Regardless of the medium he works in, David Lynch has a penchant for twisting kitsch into the weirdest shit you’ve ever seen. In his celebrated surrealist films, such as “Mulholland Drive” and “Blue Velvet,” tired storylines and familiar characters go through the fractured filter of the director’s mind. Cliches reemerge as reconstructed versions of themselves in surprisingly original works.
An innocent Midwestern girl trying to make it big in Hollywood becomes embroiled in a cryptic network of symbols that reveal a murder; an all-American boy-next-door trying to solve a crime ends up in a sadomasochistic love affair, and so it goes.
The release of his album Crazy Clown Time might be a surprise to those who know Lynch only from the movie screen. Though filmmaking has helmed his artistic career for decades, Lynch has consistently dabbled in painting, music and even furniture design. Never one to get tied down by the constraints of one medium, he shares the credit of co-composing the soundtracks of several of his films.
Moody and metallic, Crazy Clown Time fuses elements of synth-driven electro-pop — think The Juan Maclean and Kavinsky — with blues, disco and the ramblings of the down-and-out and dejected. Most of the lengthy songs repeat dark rhythms and pulsating, reverb-heavy guitars and keys. A high note rarely escapes out of the gloomy atmosphere of the album, save for Lynch’s screechy crooning, which the effects often warp into a cold, robotic drone. Like his films, the album uses accepted tropes as a springboard for experimentation, resulting in a work that’s at once fun to listen to and intellectually provocative.
Lynch’s films borrow as much from music and visual art as his latest musical release borrows from the narrative and cinematic. While Crazy Clown Time is by no means a concept album, each track comprises a microcosm driven by its own characters and narratives. Like Lynch’s screenplays, the lyrics explore the shady corners of normative social relationships, where the monsters of the subconscious are able to infiltrate when least expected.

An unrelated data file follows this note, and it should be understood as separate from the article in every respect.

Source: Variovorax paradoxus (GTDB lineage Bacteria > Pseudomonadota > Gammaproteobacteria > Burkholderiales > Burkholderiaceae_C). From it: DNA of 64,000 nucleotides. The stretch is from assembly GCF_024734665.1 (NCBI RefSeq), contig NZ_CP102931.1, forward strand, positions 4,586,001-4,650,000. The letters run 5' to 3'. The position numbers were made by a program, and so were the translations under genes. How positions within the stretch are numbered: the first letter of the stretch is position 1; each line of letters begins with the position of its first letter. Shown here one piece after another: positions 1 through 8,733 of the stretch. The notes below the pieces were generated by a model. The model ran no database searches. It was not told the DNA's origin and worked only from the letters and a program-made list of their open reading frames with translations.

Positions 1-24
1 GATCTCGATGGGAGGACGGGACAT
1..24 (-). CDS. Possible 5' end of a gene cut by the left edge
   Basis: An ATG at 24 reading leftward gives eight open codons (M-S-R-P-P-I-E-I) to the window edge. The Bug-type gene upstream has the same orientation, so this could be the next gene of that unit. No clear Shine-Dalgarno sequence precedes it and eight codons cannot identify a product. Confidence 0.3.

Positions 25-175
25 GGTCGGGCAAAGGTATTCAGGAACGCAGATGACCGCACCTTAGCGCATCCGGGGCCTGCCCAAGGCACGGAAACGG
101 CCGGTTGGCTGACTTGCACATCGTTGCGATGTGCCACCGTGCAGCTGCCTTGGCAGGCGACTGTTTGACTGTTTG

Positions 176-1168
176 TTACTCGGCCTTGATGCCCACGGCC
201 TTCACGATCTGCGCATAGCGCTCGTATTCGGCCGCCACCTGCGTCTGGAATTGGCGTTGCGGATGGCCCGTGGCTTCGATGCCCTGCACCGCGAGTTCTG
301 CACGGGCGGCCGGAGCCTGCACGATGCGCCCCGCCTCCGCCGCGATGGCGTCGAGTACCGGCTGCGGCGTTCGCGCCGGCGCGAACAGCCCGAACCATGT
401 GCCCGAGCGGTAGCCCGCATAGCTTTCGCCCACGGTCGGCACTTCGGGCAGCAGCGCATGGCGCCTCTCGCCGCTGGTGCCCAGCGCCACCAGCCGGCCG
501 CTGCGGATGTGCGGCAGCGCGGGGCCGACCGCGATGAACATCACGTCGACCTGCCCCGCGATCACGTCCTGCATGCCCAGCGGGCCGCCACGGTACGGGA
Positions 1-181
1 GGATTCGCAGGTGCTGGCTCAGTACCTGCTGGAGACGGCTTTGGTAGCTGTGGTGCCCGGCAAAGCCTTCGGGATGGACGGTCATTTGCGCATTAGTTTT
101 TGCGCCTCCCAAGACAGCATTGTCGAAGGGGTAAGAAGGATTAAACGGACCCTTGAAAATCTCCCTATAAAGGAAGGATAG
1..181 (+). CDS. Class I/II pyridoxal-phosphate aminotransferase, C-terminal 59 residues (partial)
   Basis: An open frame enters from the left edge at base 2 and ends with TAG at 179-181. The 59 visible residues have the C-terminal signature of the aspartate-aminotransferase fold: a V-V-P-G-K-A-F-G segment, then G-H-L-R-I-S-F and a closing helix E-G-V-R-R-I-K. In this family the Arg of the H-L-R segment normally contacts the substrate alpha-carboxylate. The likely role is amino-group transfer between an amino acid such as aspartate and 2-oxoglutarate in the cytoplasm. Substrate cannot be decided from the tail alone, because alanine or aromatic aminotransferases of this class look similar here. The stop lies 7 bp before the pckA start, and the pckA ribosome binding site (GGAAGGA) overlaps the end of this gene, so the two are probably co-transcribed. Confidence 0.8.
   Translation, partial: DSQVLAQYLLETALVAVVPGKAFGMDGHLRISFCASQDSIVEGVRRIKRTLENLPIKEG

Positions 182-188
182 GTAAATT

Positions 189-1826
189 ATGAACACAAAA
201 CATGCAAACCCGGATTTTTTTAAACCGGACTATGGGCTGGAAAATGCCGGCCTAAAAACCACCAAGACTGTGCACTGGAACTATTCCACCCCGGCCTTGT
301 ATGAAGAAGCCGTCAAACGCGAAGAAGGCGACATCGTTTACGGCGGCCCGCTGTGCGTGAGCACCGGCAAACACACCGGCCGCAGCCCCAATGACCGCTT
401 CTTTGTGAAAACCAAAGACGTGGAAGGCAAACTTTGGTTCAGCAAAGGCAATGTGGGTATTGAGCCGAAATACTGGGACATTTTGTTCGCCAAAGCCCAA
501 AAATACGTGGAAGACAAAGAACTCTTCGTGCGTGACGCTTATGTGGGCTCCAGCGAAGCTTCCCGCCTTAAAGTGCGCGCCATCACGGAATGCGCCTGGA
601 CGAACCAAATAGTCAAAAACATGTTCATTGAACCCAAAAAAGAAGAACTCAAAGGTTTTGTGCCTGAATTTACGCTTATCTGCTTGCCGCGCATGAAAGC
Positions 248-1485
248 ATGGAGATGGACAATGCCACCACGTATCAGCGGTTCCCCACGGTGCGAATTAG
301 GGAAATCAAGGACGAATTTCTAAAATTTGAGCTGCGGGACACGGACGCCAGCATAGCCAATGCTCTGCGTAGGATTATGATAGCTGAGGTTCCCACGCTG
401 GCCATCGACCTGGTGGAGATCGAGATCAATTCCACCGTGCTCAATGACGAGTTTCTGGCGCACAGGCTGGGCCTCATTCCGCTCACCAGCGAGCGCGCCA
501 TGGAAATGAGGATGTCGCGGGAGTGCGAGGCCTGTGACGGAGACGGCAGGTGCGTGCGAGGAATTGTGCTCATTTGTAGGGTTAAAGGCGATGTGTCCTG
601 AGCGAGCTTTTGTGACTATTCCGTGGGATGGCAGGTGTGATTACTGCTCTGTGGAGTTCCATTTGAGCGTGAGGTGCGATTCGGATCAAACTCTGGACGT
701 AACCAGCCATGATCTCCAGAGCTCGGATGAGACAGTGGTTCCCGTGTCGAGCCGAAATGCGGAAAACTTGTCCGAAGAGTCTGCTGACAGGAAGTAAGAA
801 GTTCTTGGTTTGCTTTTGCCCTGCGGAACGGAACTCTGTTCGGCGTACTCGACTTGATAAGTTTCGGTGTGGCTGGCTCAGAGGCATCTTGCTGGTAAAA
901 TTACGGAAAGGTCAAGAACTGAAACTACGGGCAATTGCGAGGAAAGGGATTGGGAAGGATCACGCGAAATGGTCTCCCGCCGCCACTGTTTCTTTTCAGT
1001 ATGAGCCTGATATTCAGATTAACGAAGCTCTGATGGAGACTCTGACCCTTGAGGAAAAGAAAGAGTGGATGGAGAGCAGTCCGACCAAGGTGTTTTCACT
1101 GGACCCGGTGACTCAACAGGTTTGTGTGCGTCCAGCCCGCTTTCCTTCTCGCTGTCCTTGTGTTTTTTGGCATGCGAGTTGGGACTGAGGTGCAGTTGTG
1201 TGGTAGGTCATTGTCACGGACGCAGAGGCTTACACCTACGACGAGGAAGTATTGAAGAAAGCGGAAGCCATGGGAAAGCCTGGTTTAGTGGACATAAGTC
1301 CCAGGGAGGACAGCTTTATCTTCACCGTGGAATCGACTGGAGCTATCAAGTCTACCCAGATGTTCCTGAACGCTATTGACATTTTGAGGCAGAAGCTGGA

Most of the songs on Crazy Clown Time span about five minutes — their repetitive rhythms leave Lynch plenty of time to monologue, half talking in rhyme and half singing. The different vocal effects on each track give the impression that each tirade represents the inner workings of a different madman’s mind.
On “Stone’s Gone Up,” Lynch relates a tale of rejection in a breathy whisper. He hisses a well-anunciated speech over a danceable backbeat of bass until he cuts himself with a melancholy chorus filled with tension. Lynch doesn’t have a traditional pop music voice, but he uses his cat-like voice box to the full potential of its strangeness a la pre-throat-surgery Joanna Newsom. His voice takes center stage on the title track “Crazy Clown Time,” where he describes a party scene turned into a bizarre, violent orgy. Lynch howls in a discordant falsetto over an incessant drum beat and echoes of a slow, surf rock-inspired guitar, relating a play-by-play of what went down.
Similar to the way the deranged and the trite intersect in his films, brooding lyrics and a pessimistic sonic palette invade the ambient rhythmic compositions of Crazy Clown Time. These songs couldn’t be pumped at a party (unless you really want to alienate your guests), but their head-bumping beats act as a gateway for the creepy semantic content to settle in the listener’s mind, calling from the bleak, grimy corners of a seemingly polished society.
Nastia Voynovskaya is the assistant arts & entertainment editor.
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